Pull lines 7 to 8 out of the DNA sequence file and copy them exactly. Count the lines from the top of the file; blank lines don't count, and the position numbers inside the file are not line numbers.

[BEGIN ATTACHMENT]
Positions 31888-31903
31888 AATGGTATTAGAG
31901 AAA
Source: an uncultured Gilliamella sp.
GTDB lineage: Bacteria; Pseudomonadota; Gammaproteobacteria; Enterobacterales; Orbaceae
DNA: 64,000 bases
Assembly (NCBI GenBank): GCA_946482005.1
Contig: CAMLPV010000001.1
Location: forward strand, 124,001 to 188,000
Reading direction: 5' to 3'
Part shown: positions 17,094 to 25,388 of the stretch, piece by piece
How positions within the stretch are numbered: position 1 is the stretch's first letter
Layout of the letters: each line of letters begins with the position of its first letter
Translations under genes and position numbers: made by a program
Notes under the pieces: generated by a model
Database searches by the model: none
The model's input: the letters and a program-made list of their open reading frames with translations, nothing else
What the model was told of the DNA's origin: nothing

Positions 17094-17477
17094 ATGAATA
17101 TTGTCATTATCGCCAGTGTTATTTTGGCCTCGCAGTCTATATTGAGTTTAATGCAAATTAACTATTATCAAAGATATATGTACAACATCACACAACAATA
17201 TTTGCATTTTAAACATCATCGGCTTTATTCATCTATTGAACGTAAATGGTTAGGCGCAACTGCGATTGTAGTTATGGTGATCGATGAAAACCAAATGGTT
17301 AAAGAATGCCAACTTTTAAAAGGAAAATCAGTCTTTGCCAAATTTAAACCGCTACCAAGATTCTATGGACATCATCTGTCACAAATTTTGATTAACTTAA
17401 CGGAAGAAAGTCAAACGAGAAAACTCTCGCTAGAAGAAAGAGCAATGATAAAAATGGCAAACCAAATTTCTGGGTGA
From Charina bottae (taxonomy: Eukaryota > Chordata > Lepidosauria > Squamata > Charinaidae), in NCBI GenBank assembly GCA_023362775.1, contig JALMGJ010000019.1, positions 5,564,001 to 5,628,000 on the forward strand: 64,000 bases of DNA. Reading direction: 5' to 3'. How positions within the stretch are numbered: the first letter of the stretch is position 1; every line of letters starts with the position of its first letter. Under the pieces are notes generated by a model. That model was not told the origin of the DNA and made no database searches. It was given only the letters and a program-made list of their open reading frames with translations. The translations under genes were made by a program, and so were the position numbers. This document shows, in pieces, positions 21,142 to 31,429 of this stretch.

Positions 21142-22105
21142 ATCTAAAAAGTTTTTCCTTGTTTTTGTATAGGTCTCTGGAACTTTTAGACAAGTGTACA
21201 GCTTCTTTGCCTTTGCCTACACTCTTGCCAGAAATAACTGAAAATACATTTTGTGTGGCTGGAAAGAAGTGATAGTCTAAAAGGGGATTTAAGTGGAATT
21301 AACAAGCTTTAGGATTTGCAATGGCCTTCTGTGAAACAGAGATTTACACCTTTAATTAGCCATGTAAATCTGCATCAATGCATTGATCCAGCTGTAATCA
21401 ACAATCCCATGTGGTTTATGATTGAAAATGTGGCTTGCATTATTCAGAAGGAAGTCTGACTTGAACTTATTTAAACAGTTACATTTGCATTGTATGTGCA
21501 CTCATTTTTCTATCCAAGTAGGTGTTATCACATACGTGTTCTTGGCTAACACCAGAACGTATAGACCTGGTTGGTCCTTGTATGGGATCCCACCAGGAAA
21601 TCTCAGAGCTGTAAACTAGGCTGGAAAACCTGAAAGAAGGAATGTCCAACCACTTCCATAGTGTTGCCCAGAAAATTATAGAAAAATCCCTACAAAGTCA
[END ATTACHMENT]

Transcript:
Assembly (NCBI GenBank): GCA_946482005.1
Contig: CAMLPV010000001.1